• javos
    , contributor
    Comments (7) | Send Message
     
    Lemme see if I've got this straight...the bond market is basically telling Benny and Timmy to go pound sand. They don't think the yield is adequate for the future prospect of inflation. I agree. Not good news for housing...mortgage rates already inching up. If housing takes another leg down,(it will) then banks go back to picking up doo-doo.

     

    So why are Benny and Timmy allowing TARP to be re-paid? Does somebody need the cash worse? Maybe the states?

     

    Getting interesting.
    18 Dec 2009, 04:23 PM Reply Like
  • javos
    , contributor
    Comments (7) | Send Message
     
    You know, you can make money when stock go down, too.
    18 Dec 2009, 04:25 PM Reply Like
  • wowulukgood@yahoo.com
    , contributor
    Comments (111) | Send Message
     
    Bill Gross is a guy I monitor. I made good money in equities during the 1980's and 1990's....and part of the the past decade....but stayed away from a largely stock portfolio over the past decade. I remainded in bonds this year ...yes I missed making a bundle. I am too near retirement to take much risk...and yes...inflation could eat my lunch remaing in fixed income. But.....it takes no genius to realize that the gains in the long bond (2008) and the inflation bond (2009) were remarkable. I was nimble and hit both those fixed income home runs....but it may be a long time before those type of gains surface again. I am now almost in cash...save for some short term treasuries and short term investment grade corporates. I moved before Bill...but undeerstood the undertones about what he has been saying for a while. I will jump back into my fixed income strategy once interest rates rise. Hopefully, again will come the day when my quarterly and monthly interest and dividend amounts make me smile. I can live with 5% annual gains from here on out....and I think it shall come to pass very soon. Although I do not have any investments with Pimco, I attempt to mirror Bill's philsophy via Vanguard Mutual Funds. Vanguard Long Term Treasury and Inflation Protected Securities did me justice....and my next move will probably be a split between Vanguard Total Bond and back to Inflation Bond when the Fed does what they cannot avoid much longer. I may also keep the small amount I now have in the Vanguard Short Term Treasury and Short Term Investment Grade just for a kicker if rates get bumped up quicker than anticipated....we are now long overdue for the "elastic band" effect of keeping rates too low for too long and our creditors want some big time return soon or will stop buying our junk. Thanks Bill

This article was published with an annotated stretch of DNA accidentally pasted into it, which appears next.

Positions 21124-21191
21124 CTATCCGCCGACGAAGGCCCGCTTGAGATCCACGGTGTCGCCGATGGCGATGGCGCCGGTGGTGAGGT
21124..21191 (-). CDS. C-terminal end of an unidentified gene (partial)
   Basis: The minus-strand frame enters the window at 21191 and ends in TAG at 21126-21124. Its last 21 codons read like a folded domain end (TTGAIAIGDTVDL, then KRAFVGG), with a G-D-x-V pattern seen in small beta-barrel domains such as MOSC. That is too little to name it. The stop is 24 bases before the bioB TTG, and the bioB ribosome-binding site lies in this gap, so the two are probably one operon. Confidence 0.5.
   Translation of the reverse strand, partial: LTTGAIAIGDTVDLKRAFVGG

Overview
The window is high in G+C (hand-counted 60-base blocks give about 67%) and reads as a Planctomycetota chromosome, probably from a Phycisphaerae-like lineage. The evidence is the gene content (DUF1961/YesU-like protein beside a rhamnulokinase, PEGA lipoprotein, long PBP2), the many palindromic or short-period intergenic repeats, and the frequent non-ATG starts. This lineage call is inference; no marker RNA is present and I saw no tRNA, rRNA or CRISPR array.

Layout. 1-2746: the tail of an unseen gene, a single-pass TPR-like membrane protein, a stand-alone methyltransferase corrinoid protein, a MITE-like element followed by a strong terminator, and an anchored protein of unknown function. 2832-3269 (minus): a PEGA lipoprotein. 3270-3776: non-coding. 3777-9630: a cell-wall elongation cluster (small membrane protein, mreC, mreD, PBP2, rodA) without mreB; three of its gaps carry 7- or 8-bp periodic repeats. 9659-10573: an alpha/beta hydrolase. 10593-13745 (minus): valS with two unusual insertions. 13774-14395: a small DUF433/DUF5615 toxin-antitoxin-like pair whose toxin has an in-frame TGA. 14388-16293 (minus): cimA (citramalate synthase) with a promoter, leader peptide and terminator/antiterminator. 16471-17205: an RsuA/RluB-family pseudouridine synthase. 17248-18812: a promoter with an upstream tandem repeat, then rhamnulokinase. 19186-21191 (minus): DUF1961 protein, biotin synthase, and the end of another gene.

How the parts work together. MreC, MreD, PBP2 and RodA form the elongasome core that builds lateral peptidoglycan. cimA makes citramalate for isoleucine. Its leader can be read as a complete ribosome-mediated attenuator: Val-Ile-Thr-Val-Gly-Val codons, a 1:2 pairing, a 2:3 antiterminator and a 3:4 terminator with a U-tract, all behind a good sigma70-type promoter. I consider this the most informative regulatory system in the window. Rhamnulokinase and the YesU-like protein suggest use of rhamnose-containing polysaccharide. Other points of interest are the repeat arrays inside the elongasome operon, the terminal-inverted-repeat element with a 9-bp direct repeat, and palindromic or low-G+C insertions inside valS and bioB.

18 Dec 2009, 05:34 PM Reply Like
  • tedstr
    , contributor
    Comments (80) | Send Message
     
    Watch what Ben does, not what he says. He will stop buying Treasuries long before he says. I belive it is already underway. If the troubled bankls can hang on and not let their new tangible common equity (ie the common they just sold to us retail punters) drop in a pull back, they will survive more bad mortgages to come as housing collapse #2 happens when Ben lets the rates climb.